Tuesday, September 20, 2016


"Enthusiasm is common. Endurance is rare." - Angela Duckworth

One of the things I most love about ultrarunning--and this was on full display at the Run Rabbit Run 100-miler last weekend--is that it requires tremendous commitment to an end goal and the grit to get it done.

In a marathon, if things go south, what are 5, 6 or 7 miles of suffering (not too bad, when you really think about it)? But in a 100-mile run, if things go south at mile 50 or 60 despite all the hard work you put into your training, then you really have to dig deep and find it within yourself to achieve the end goal even if it means a long death march to the finish line (yep, been there). That requires a ton of grit, a quality that is rare in our society today. Almost everyone loves to talk enthusiastically about goals, but often goals fall by the wayside when adversity rears its ugly head. The reason is a lack of grit.

Pre embodied grit.

I told my wife the other day that I feel my single biggest responsibility as the father of our son is to teach him grit, especially in this world where we are always seeking the path of least resistance and the easy out. I am not a rocket scientist by any stretch and I have many faults (including a high level of intensity that is often a strength but sometimes a weakness), but what I do have is grit and I want to impart it on my son. Ultrarunning is one of many great platforms for doing this. He has seen me run a lot of 100-milers--some great, some OK and some very "tough days at the office." At the Western States 100 this year, at mile 94, he saw me in a bad state, mumbling to myself and the crew, "Stay the course. Stay the course. Stay the course." That was my grit coming through, and I feel it's on me (and my wife, of course) to instill this quality in our son. Because no one else will. There are so many life lessons within ultramarathons--for the runners, their crews and their families.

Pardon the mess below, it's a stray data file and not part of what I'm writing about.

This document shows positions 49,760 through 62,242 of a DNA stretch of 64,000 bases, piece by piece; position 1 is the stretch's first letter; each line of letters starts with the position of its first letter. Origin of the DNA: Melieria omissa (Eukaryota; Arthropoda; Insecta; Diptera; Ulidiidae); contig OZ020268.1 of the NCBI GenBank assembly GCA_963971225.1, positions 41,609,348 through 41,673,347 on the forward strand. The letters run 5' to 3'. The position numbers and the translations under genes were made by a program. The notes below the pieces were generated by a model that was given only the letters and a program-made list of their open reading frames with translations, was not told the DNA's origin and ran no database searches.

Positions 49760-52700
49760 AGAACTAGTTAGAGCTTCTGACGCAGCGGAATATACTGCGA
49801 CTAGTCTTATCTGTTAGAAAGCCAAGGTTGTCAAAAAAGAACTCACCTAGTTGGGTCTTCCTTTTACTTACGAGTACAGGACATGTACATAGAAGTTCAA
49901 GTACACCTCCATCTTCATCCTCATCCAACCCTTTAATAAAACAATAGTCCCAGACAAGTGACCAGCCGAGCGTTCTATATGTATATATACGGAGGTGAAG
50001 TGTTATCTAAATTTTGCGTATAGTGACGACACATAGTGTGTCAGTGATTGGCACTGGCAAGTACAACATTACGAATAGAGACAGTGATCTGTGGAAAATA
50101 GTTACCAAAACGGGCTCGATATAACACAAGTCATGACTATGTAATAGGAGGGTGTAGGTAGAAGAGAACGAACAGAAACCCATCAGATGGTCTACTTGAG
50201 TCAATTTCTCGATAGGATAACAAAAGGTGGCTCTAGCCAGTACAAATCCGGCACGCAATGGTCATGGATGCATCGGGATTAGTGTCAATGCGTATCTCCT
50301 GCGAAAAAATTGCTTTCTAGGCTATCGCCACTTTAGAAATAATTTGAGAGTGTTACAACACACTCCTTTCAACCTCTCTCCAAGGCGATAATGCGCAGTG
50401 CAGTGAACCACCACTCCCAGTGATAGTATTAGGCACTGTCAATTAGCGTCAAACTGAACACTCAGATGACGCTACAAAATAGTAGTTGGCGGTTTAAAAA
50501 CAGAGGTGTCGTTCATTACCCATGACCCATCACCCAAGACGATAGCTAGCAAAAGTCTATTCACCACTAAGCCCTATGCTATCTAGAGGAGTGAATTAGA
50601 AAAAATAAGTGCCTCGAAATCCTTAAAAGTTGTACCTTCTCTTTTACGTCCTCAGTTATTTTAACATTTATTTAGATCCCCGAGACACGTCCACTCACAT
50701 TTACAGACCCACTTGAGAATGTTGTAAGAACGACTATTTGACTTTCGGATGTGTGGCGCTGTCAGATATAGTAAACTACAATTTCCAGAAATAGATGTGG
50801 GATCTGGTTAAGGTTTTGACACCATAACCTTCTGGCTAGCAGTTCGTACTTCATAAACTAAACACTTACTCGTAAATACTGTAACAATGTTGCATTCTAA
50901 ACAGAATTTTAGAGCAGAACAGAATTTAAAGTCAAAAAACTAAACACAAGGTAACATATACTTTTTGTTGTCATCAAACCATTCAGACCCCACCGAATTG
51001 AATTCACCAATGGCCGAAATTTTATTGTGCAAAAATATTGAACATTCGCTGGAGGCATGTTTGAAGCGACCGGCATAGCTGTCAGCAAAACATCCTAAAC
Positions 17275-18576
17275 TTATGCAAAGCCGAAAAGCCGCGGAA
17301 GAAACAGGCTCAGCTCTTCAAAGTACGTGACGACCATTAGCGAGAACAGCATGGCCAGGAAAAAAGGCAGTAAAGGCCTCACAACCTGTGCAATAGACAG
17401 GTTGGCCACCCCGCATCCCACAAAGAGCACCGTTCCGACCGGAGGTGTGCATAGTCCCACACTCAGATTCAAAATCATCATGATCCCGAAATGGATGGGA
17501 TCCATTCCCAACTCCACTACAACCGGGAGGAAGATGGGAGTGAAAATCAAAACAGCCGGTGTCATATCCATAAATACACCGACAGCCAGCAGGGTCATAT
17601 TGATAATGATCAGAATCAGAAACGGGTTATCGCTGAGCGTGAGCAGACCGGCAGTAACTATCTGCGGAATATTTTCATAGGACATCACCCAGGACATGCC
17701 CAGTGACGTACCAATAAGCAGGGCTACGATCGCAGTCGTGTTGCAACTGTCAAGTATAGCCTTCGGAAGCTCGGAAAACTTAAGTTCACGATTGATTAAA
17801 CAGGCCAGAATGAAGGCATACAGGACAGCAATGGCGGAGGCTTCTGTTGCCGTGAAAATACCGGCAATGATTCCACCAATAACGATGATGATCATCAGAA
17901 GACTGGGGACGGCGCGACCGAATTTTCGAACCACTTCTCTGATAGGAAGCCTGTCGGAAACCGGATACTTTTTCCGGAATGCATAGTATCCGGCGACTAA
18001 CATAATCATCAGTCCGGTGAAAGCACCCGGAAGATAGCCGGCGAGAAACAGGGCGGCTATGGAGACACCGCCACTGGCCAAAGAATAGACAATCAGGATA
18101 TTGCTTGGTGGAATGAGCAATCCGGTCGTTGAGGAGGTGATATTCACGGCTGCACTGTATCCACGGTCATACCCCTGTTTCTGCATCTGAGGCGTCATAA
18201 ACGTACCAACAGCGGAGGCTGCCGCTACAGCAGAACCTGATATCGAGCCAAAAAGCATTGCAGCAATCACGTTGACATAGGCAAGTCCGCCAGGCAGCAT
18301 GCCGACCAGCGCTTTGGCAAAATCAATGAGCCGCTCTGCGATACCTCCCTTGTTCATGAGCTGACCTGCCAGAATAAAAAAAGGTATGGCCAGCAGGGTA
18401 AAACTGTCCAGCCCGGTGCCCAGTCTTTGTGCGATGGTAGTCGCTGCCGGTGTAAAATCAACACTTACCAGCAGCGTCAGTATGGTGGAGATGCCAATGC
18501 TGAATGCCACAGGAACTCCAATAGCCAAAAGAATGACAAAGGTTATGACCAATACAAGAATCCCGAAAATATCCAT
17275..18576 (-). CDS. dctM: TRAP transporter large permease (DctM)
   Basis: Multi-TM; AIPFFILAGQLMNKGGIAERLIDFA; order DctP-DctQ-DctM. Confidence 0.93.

But grit goes way beyond ultras. We all face setbacks in life and it's important to "stay the course," adjust where needed, and never, ever give up. If you refuse to give up, you make yourself capable of achieving greatness. I really believe that. 

It's critical for children to experience failure and have to dig deep and come back from it. Call it grit. Call it perseverance. When kids are protected from failure and adversity, they are unable to develop grit. They come to expect everything to go their way and then find themselves shattered when it doesn't. That's really sad because grit in the face of adversity is fundamental to succeeding in life. Without grit, the inevitable failures life will bring--rejection, job woes, conflict, relationship strife, and various other stressors--will eventually pull you down and even destroy you. As much as we parents may want to protect our children, we occasionally need to let them stumble and fall/fail.

Well beyond ultras, there have been many times in my life when my grit has pulled me through. I lost a job a handful of years ago. I have lost friends. As a child, I was bullied. I have been rejected. And, yes, probably like you, I have had to dig deep--very deep--in long races where things went bad.

On two (rare) occasions, I didn't pull through in a race. I DNF'd at Bighorn in 2015 because my stomach blew up and I just couldn't turn it around because I lacked the fight to do so on that day. That DNF left me a shattered runner, but I picked up the pieces, started training again, and got into the Javelina 100, which allowed me to then get selected for Western States (call it good karma). I also DNF'd at Leadville in 2012 because of a knee injury that, again, I lacked the fight to deal with. We will all occasionally give in to life's curveballs--we're human, after all--but even then you have to have the grit to chalk it up as a learning opportunity and move on a better person. That's what I did after those two races.

Even now, I am facing a situation or two that may call for some grit. I'm sure you are, too. I don't know what the outcome will be but, if it's not the outcome I want, then I'm going to need to call on my grit, "stay the course," and find a way to come back better than ever. 

In closing, one of the best-ever TED Talks was by a woman named Angela Duckworth. In her talk, she goes into what it means to have grit and why grit is so fundamental to healthy child development. Check it out!